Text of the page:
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Asus Xtreme: Global Summit – highlights from the fourth round of blogs

Posted on 14th Dec 2009 at 14:24 by Ben Hardwidge with 41 comments

Ben Hardwidge
We’ve now reached the end of the PC hobbyist’s adventure that was the Asus Xtreme General Summit. Hardware has been tweaked, blogs have been scribed and cake has been eaten, but what did you guys get out of the whole experience? For the fourth and final round of AX:GS blogs, we asked those who attended the event to tell us what they’d taken away from the event, and we’re not just talking about the phenomenally sized bag of silicon swag that was handed out at the end.


How did it feel to peer into the workings of one of the world’s most successful PC component manufacturers, and did meeting the Asus engineers give you a new appreciation of what goes into component design? There’s a wide variety of answers, and a lot of you seem to have learned a great deal from the experience. We’ve posted the highlights from the fourth round of blogs below, and we’ll soon be able to tell you who has won the trip to Taiwan, as well as the final details, as well.

Asus Xtreme: Global Summit – highlights from the fourth round of blogs
We asked what you'd taken away from the event, and we weren't just talking about the stack of loot that was given away at the end.

The perils of motherboard design
One of the biggest surprises to you guys seems to be the sheer amount of hard work and effort that goes into designing an enthusiast motherboard. As Yakyb says, “The work going into an enthusiast’s motherboard is quite a lot greater than I initially anticipated.” He also adds that he originally just thought that ”the boards where designed strictly to spec and that the contributing pieces of the board where placed in where they fell.”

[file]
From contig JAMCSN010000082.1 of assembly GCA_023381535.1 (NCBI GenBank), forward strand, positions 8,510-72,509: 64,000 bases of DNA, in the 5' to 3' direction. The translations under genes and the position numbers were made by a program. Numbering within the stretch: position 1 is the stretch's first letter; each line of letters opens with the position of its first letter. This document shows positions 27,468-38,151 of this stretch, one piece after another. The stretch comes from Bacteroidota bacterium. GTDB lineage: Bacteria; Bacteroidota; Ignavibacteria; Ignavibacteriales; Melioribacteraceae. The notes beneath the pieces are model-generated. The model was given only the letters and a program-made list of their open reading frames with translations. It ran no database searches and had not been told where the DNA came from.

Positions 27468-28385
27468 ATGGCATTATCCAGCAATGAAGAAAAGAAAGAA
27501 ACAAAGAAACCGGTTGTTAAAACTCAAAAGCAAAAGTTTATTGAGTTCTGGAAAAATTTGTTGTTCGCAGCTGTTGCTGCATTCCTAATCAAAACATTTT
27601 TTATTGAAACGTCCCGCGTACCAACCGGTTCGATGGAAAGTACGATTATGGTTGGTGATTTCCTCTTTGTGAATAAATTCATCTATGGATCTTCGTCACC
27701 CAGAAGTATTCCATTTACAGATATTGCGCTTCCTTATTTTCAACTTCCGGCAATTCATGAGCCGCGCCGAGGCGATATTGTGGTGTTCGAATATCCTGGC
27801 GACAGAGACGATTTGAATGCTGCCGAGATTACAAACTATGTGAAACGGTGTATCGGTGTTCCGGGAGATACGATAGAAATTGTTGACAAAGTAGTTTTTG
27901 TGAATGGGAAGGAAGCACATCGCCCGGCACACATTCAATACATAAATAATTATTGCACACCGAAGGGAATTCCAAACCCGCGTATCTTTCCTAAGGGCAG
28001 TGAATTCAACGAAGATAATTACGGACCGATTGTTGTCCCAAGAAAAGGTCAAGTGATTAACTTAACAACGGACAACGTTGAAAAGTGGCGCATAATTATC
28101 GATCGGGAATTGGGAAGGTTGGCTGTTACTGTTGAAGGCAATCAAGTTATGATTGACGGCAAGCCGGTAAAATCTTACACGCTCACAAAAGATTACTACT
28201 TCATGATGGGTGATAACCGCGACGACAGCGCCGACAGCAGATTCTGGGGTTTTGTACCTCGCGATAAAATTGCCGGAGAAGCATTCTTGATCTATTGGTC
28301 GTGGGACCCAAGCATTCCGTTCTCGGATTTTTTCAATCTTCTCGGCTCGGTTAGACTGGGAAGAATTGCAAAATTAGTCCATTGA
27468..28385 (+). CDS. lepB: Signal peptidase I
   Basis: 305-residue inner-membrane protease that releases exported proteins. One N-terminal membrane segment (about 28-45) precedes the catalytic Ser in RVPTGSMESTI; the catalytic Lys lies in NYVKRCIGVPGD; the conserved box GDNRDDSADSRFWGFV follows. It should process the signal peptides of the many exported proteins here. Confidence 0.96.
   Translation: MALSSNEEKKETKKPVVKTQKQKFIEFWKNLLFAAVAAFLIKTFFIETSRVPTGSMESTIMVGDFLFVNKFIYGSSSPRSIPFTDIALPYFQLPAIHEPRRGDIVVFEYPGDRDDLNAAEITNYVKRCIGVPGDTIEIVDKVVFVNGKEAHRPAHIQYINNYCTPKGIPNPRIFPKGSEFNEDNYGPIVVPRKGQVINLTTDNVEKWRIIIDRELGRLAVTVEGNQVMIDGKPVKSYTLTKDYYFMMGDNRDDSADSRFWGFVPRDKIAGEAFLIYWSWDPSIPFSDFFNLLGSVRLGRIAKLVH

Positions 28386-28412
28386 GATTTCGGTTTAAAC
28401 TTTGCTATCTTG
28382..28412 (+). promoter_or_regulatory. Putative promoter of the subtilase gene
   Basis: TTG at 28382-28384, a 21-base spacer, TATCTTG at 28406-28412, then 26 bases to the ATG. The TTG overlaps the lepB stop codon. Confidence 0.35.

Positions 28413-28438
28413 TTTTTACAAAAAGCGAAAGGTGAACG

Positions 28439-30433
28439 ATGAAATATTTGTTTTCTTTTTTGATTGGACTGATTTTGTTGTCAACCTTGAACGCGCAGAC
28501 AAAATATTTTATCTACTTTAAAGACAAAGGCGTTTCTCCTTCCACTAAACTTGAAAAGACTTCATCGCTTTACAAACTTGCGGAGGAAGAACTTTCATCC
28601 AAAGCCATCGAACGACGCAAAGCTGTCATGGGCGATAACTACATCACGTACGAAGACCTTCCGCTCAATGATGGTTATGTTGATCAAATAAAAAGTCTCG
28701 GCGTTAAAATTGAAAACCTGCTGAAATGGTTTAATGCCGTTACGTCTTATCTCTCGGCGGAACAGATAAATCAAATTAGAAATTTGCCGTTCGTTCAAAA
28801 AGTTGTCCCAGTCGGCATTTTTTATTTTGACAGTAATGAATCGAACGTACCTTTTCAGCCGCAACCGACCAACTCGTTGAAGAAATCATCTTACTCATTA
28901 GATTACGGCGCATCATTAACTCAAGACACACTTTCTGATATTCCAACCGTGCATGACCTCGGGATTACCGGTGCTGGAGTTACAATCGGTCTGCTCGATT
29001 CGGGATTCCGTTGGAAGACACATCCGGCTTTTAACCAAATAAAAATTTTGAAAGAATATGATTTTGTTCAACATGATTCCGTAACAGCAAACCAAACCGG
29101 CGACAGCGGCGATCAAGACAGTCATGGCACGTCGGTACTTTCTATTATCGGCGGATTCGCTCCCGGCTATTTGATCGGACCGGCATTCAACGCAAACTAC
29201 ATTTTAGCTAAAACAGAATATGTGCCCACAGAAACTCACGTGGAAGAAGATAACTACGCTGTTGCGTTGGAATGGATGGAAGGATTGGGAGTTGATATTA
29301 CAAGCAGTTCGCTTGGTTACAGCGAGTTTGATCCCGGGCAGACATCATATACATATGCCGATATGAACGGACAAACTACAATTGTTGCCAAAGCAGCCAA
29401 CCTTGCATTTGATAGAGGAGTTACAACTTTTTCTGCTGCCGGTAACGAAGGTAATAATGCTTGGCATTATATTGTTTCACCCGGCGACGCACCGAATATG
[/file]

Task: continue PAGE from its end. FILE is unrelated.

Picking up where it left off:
However, after chatting with the Asus reps, he now knows that they ”work very hard on getting the layout of the board spot on for us. From toying with the ATX power cable, to the adjustment of the SATA connectors’ positioning, the number of man hours that goes into creating an enthusiast board is phenomenal.”

Similarly, genetix concurs, pointing out that “designing a motherboard is much more complicated than it looks like at first: technological choices and compromises need to be made, considering a vast number of factors: the cost, of course, but also the user-friendliness, and whether the solution is robust in the sense that it won’t degrade performance or perform poorly or worse over time.”

The presentation from Asus about designing a motherboard, as well as the one-to-one chats you had with the engineers afterwards, seems to have been a really educational experience, particularly with regards to seeing what the design process really involves.

Bradders125 sums this up perfectly, saying that he ”left the event with a greater understanding of what the designers of the products actually do. Normally you don’t think about the amount of thought that goes into designing a motherboard, but after spending quite a few minutes listening to the Asus guys telling us about the reason the ATX power connector is never at right angles, or connected to the board by cables, you realise that they obviously do think about the design.”

Back in the good old days